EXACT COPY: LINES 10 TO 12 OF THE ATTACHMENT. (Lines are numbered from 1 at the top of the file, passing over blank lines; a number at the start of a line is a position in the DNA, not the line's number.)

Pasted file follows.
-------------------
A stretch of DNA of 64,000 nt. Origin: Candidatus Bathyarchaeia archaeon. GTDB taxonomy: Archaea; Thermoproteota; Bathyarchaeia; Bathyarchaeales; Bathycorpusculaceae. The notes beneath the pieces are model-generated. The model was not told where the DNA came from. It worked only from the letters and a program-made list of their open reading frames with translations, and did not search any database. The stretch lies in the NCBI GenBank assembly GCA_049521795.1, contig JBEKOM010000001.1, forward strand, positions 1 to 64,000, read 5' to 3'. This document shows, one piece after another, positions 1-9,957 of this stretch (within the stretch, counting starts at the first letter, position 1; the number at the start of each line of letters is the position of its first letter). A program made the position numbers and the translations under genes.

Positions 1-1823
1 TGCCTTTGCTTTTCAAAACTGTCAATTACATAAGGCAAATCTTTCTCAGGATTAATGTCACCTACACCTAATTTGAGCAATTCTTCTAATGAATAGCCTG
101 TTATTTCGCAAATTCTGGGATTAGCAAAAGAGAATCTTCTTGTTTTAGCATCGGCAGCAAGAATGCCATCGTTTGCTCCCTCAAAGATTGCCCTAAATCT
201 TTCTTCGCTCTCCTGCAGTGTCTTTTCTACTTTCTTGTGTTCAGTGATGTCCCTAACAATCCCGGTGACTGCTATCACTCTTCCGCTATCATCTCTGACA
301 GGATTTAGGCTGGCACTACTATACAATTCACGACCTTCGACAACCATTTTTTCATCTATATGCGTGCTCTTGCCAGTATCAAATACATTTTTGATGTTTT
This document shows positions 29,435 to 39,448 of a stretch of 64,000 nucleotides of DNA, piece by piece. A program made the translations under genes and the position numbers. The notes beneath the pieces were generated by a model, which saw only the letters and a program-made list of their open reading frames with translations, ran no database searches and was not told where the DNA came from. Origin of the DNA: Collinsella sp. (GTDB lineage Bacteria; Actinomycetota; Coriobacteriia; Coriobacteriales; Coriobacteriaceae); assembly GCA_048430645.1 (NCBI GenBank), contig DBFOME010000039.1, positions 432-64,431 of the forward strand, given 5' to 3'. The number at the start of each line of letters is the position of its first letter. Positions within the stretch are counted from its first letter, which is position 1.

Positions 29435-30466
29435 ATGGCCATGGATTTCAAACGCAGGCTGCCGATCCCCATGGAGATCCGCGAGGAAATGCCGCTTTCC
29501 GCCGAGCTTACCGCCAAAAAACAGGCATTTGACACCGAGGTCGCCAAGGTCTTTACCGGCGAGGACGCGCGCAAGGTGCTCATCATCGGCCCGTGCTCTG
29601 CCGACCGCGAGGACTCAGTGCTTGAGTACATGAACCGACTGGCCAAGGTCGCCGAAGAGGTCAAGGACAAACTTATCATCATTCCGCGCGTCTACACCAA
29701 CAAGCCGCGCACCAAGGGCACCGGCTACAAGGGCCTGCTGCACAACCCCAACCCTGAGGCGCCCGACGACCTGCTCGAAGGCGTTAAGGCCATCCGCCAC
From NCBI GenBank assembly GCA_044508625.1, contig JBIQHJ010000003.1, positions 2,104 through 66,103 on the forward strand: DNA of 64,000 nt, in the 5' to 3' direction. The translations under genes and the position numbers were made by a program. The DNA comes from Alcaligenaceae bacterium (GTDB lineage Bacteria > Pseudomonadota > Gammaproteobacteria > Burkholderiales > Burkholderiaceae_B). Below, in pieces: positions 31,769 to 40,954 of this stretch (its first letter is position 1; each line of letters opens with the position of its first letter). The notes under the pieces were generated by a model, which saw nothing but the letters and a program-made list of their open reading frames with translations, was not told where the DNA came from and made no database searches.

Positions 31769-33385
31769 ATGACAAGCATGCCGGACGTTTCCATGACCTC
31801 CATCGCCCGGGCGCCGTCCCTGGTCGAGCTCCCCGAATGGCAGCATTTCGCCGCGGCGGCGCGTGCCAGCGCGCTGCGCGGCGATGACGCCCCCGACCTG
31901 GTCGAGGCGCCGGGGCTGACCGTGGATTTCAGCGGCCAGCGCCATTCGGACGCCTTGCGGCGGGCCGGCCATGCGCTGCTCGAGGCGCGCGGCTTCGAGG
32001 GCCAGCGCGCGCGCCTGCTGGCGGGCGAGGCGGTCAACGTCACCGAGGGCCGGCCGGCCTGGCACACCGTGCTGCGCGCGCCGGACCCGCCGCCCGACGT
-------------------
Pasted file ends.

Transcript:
29501 GCCGAGCTTACCGCCAAAAAACAGGCATTTGACACCGAGGTCGCCAAGGTCTTTACCGGCGAGGACGCGCGCAAGGTGCTCATCATCGGCCCGTGCTCTG
29601 CCGACCGCGAGGACTCAGTGCTTGAGTACATGAACCGACTGGCCAAGGTCGCCGAAGAGGTCAAGGACAAACTTATCATCATTCCGCGCGTCTACACCAA
29701 CAAGCCGCGCACCAAGGGCACCGGCTACAAGGGCCTGCTGCACAACCCCAACCCTGAGGCGCCCGACGACCTGCTCGAAGGCGTTAAGGCCATCCGCCAC